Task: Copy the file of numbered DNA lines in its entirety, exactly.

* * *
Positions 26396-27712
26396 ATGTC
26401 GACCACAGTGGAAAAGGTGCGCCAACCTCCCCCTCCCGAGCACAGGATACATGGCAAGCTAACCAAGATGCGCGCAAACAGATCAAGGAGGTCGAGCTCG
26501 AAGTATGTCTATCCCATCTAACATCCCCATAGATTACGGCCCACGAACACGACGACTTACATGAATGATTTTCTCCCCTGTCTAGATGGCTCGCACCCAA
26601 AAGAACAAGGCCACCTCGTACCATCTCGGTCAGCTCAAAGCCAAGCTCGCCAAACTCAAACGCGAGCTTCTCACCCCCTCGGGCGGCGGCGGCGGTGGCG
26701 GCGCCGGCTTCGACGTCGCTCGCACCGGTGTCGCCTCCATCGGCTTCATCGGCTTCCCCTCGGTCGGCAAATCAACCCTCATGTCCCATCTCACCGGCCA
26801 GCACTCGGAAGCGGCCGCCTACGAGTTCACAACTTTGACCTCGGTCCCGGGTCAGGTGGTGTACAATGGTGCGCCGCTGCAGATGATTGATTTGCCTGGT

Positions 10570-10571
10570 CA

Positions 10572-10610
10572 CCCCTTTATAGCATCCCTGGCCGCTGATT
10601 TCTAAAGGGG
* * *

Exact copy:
Positions 26396-27712
26396 ATGTC
26401 GACCACAGTGGAAAAGGTGCGCCAACCTCCCCCTCCCGAGCACAGGATACATGGCAAGCTAACCAAGATGCGCGCAAACAGATCAAGGAGGTCGAGCTCG
26501 AAGTATGTCTATCCCATCTAACATCCCCATAGATTACGGCCCACGAACACGACGACTTACATGAATGATTTTCTCCCCTGTCTAGATGGCTCGCACCCAA
26601 AAGAACAAGGCCACCTCGTACCATCTCGGTCAGCTCAAAGCCAAGCTCGCCAAACTCAAACGCGAGCTTCTCACCCCCTCGGGCGGCGGCGGCGGTGGCG
26701 GCGCCGGCTTCGACGTCGCTCGCACCGGTGTCGCCTCCATCGGCTTCATCGGCTTCCCCTCGGTCGGCAAATCAACCCTCATGTCCCATCTCACCGGCCA
26801 GCACTCGGAAGCGGCCGCCTACGAGTTCACAACTTTGACCTCGGTCCCGGGTCAGGTGGTGTACAATGGTGCGCCGCTGCAGATGATTGATTTGCCTGGT

Positions 10570-10571
10570 CA

Positions 10572-10610
10572 CCCCTTTATAGCATCCCTGGCCGCTGATT
10601 TCTAAAGGGG